When it comes to love, I feel much more relaxed and realistic. I no longer feel the need to wait around for a man to reply to my messages immediately or demand ‘Prince Charming’ behaviour or crave that obsessive, can’t-stop-talking-to-each-other kind of love. This works for me because it is not important to me anymore, not as much as it used to be. There are a lot of relationships like the former, and any man can act chivalrously if he wants to. What I seek is deeper, more authentic and robust. I seek qualities within the other person that make them a true rarity. I seek a meaningful connection, completely exclusive of co-dependency, where there is mutual respect, admiration and honesty. I seek a relationship in which our love for each other exceeds our need for each other. I seek a future where two people are working together as one, not where two people become one.
I say seek, but this is not my greatest pursuit or biggest dream. It is certainly a blessing in life and one I will be grateful to have should I find it, however, I believe the horizon of life is far too wide and exciting to run down one straight path. I’m crisscrossing all over the damn place like a giddy child, seeking new adventures, pursuing new dreams and making glorious mistakes along the way. My point is, life is just far too exhilarating and bountiful to make it all about finding and marrying one person.
What do you think?
There’s so much more to life than finding someone who will want you, or being sad over someone who doesn’t. There’s a lot of wonderful time to be spent discovering yourself without hoping someone will fall in love with you along the way, and it doesn’t need to be painful or empty. You need to fill yourself up with love. Not anyone else. Become a whole being on your own. Go on adventures, fall asleep in the woods with friends, wander around the city at night, sit in a coffee shop on your own, write on bathroom stalls, leave notes in library books, dress up for yourself, give to others, smile a lot. Do all things with love, but don’t romanticize life like you can’t survive without it. Live for yourself and be happy on your own. It isn’t any less beautiful, I promise. Emery Allen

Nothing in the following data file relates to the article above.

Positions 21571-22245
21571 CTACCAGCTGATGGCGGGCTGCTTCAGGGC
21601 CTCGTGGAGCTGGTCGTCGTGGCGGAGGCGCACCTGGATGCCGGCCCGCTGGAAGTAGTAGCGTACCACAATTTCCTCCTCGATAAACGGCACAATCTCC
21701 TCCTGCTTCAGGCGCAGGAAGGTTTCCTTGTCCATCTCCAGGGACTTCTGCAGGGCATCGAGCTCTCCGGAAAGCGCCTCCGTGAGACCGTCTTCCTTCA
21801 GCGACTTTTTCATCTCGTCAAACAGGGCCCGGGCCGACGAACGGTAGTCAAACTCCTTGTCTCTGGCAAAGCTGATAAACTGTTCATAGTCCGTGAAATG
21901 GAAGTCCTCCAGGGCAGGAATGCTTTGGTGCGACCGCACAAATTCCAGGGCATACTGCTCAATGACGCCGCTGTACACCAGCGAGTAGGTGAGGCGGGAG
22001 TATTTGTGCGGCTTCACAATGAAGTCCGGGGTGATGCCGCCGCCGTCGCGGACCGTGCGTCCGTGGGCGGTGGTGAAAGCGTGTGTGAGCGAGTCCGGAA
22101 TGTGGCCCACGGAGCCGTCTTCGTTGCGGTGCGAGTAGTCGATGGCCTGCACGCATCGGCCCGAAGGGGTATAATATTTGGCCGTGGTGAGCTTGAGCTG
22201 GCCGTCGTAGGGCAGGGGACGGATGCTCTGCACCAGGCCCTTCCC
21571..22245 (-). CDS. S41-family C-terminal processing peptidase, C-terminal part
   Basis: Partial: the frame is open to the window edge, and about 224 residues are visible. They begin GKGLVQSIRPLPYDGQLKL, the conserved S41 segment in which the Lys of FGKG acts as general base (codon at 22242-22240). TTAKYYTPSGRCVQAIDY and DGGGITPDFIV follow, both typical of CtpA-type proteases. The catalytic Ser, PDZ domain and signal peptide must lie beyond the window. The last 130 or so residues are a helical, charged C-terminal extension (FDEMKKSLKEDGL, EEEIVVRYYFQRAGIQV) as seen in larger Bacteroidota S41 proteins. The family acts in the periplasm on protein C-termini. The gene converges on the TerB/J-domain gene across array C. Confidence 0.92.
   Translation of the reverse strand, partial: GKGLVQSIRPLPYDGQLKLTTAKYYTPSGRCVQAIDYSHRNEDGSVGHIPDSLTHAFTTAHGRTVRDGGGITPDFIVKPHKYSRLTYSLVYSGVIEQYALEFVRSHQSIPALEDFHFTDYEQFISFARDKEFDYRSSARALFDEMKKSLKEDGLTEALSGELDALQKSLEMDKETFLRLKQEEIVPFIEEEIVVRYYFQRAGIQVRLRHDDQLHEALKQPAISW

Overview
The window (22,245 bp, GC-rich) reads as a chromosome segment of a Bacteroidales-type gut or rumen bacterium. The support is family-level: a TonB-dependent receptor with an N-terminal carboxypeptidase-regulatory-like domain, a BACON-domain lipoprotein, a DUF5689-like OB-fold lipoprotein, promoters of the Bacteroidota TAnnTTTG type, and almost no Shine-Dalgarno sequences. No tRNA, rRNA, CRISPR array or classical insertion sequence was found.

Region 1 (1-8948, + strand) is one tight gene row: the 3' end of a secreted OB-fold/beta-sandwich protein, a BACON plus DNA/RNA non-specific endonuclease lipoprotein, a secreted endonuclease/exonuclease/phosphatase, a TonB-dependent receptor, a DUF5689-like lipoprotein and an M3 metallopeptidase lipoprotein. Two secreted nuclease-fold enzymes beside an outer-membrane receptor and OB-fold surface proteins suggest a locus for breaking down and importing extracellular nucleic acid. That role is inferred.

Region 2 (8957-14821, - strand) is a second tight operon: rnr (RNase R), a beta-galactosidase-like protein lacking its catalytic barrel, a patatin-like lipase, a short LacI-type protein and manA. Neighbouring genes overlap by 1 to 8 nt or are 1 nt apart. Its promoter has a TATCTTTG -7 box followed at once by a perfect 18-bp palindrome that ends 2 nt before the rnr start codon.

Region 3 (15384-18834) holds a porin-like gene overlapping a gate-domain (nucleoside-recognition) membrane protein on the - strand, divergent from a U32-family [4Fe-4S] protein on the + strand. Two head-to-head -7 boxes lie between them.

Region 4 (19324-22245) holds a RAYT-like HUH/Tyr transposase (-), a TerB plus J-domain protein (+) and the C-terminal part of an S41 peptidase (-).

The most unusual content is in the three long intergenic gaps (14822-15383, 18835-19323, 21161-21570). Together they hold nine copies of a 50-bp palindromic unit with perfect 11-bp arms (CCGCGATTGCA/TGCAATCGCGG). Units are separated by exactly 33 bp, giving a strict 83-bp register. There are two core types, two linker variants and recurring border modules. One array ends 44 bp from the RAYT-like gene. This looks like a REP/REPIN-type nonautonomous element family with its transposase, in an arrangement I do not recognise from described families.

My last month in Bangkok has been the hardest to navigate so far in my expat life.
It certainly hasn’t been terrible, but challenging and emotional in ways I haven’t experienced before.
After a mind-and-body-crushing month working at a government school, I found a new job teaching English to young kids on Saturdays with a company that I have found to be very supportive and gives me time and freedom to enjoy & explore Bangkok. I realized that I was still a traveller and I didn’t want to spend my days working Monday to Friday for eleven hours at a time. While I am relieved to have found a more flexible job, I miss my kids from the government school. On my last day, one of the classes wrote me a sweet card and gave me a huge group hug. One girl started crying, and before I knew it, ten girls started crying too! I had to wipe their tears and tell them it was okay, but it was emotional for me as well, and I can truly say my time spent there was rewarding despite how tiresome it was.